Researchers at the Laboratory of Applied Photonics Devices (LAPD), in EPFL's School of Engineering, working with colleagues from Utrecht University, have come up with an optical technique that takes just a few seconds to sculpt complex tissue shapes in a biocompatible hydrogel containing stem cells. The resulting tissue can then be vascularized by adding endothelial cells.
02-Aug-2019
From Gizmodo
With much of our attention focused the rise of advanced artificial intelligence, few consider the potential for radically amplified human intelligence (IA). It’s an open question as to which will come first, but a technologically boosted brain could be just as powerful — and just as dangerous – as AI.

As a species, we’ve been amplifying our brains for millennia. Or at least we’ve tried to. Looking to overcome our cognitive limitations, humans have employed everything from writing, language, and meditative techniques straight through to today’s nootropics. But none of these compare to what’s in store.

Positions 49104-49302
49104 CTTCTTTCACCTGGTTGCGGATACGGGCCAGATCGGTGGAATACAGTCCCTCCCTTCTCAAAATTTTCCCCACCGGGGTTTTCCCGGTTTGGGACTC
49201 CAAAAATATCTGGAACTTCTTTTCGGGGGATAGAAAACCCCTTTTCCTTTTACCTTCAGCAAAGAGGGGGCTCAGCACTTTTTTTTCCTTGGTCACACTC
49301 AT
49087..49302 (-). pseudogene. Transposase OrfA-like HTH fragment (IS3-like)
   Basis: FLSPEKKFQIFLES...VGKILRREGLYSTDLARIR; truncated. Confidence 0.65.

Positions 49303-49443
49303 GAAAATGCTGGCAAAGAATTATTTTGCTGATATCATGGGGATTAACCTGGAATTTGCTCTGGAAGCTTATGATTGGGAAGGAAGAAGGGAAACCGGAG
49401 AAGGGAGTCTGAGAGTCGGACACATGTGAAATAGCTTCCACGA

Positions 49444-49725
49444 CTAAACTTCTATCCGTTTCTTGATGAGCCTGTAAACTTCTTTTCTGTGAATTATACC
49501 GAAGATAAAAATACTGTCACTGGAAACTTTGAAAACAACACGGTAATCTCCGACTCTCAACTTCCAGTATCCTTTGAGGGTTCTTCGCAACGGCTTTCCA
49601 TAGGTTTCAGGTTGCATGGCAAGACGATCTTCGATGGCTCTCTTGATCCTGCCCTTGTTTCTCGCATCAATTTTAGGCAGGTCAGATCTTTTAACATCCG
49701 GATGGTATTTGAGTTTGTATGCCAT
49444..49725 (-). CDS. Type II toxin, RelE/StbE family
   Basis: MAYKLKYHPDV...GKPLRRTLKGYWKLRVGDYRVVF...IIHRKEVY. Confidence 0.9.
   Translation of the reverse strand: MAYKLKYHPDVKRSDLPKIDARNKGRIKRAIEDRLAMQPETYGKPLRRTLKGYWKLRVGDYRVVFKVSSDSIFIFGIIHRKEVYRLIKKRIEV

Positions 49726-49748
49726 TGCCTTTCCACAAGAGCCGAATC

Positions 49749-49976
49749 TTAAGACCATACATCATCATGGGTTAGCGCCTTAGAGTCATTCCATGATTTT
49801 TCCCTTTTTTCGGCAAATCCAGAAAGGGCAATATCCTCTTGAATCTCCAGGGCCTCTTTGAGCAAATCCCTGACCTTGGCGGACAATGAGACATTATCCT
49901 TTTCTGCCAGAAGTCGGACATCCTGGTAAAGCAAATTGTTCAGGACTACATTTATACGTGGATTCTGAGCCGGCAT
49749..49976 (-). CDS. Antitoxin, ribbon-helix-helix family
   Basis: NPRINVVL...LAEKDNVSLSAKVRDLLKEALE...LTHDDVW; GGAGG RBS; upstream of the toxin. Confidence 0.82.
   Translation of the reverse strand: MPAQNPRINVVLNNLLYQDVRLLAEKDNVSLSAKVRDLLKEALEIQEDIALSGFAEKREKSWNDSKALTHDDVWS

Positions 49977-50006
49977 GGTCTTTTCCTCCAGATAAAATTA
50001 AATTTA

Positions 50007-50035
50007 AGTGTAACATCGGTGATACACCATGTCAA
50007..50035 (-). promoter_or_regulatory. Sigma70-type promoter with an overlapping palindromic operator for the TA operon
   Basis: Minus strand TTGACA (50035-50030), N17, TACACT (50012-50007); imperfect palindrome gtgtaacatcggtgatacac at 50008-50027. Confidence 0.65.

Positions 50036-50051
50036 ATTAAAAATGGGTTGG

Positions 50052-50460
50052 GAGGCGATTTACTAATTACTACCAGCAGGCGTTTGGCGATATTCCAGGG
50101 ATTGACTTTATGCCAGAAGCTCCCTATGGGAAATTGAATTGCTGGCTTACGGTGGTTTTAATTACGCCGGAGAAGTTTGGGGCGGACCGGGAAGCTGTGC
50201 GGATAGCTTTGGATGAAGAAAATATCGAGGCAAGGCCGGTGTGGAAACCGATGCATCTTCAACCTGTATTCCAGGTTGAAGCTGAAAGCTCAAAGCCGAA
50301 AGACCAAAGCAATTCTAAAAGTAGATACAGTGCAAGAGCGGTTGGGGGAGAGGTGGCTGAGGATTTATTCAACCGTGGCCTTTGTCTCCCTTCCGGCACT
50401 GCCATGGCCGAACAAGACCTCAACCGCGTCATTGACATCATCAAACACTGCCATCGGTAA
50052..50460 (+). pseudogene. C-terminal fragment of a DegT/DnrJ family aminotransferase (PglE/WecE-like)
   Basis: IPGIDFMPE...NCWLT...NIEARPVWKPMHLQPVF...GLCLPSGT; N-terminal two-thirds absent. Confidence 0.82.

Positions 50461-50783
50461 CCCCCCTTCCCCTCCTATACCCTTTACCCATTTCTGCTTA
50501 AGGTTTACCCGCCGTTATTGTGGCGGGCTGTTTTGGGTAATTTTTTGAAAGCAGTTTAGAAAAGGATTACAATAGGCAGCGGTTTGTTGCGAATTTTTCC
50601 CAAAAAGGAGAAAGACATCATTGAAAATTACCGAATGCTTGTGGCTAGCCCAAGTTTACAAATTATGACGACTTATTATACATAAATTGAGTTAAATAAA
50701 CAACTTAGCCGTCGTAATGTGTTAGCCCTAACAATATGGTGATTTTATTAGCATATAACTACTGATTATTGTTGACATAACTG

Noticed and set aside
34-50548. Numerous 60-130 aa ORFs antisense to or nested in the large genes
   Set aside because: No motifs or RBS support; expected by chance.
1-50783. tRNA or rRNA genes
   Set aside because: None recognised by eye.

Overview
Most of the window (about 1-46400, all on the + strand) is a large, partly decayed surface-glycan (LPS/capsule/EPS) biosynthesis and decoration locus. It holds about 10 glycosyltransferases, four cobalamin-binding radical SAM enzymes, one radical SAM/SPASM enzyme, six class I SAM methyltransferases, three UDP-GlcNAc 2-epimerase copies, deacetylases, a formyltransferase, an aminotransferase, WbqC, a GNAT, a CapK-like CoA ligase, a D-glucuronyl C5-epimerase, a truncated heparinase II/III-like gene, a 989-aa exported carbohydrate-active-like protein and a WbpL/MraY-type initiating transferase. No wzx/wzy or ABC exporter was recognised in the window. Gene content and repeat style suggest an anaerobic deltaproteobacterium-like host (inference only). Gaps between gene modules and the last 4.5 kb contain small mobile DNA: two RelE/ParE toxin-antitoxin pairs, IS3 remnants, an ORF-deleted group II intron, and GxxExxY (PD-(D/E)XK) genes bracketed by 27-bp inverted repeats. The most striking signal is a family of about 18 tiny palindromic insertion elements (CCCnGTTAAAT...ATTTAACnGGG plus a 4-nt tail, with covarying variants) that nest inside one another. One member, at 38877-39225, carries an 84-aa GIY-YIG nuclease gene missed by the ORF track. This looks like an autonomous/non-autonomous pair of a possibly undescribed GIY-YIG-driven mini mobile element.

29-Jun-2019
From Bloomberg Business Week
Brain prostheses for the computer in your skull.

In a grainy black-and-white video shot at the Mayo Clinic in Minnesota, a patient sits in a hospital bed, his head wrapped in a bandage. He’s trying to recall 12 words for a memory test but can only conjure three: whale, pit, zoo. After a pause, he gives up, sinking his head into his hands.
In a second video, he recites all 12 words without hesitation. “No kidding, you got all of them!” a researcher says. This time the patient had help, a prosthetic memory aid inserted into his brain.
24-May-2019
From The Science Times
Imagine the world of science fantasy movies about communicating directly from and to the brain become a reality. This is the prediction of UC Berkeley and the US Institute for Molecular Manufacturing.

The team of scientists published their prediction in Frontiers in Neuroscience regarding the development of a "Human Brain/Cloud Interface" (B/CI) that "connects brain cells to vast cloud-computing networks in real time," as reported by Medical Xpress.
10-May-2019